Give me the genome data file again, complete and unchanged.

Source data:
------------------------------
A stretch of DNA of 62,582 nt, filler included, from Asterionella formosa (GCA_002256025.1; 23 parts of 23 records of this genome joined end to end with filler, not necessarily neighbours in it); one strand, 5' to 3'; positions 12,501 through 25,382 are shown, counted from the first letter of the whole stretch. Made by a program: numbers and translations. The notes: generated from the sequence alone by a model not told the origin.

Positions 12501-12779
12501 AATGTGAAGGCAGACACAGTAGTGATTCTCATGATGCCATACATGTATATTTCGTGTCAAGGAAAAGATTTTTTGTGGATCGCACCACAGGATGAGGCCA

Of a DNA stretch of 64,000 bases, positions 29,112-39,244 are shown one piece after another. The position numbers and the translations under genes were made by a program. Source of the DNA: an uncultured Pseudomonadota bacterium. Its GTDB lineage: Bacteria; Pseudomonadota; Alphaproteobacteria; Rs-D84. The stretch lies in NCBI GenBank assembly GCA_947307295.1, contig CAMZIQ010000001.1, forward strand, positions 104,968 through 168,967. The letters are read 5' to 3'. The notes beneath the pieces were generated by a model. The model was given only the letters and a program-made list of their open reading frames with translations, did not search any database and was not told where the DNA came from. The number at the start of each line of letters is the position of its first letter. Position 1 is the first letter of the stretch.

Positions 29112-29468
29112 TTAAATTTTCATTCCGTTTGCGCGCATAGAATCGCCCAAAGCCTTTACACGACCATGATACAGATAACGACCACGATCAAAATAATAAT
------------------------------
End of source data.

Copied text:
A stretch of DNA of 62,582 nt, filler included, from Asterionella formosa (GCA_002256025.1; 23 parts of 23 records of this genome joined end to end with filler, not necessarily neighbours in it); one strand, 5' to 3'; positions 12,501 through 25,382 are shown, counted from the first letter of the whole stretch. Made by a program: numbers and translations. The notes: generated from the sequence alone by a model not told the origin.

Positions 12501-12779
12501 AATGTGAAGGCAGACACAGTAGTGATTCTCATGATGCCATACATGTATATTTCGTGTCAAGGAAAAGATTTTTTGTGGATCGCACCACAGGATGAGGCCA

Of a DNA stretch of 64,000 bases, positions 29,112-39,244 are shown one piece after another. The position numbers and the translations under genes were made by a program. Source of the DNA: an uncultured Pseudomonadota bacterium. Its GTDB lineage: Bacteria; Pseudomonadota; Alphaproteobacteria; Rs-D84. The stretch lies in NCBI GenBank assembly GCA_947307295.1, contig CAMZIQ010000001.1, forward strand, positions 104,968 through 168,967. The letters are read 5' to 3'. The notes beneath the pieces were generated by a model. The model was given only the letters and a program-made list of their open reading frames with translations, did not search any database and was not told where the DNA came from. The number at the start of each line of letters is the position of its first letter. Position 1 is the first letter of the stretch.

Positions 29112-29468
29112 TTAAATTTTCATTCCGTTTGCGCGCATAGAATCGCCCAAAGCCTTTACACGACCATGATACAGATAACGACCACGATCAAAATAATAAT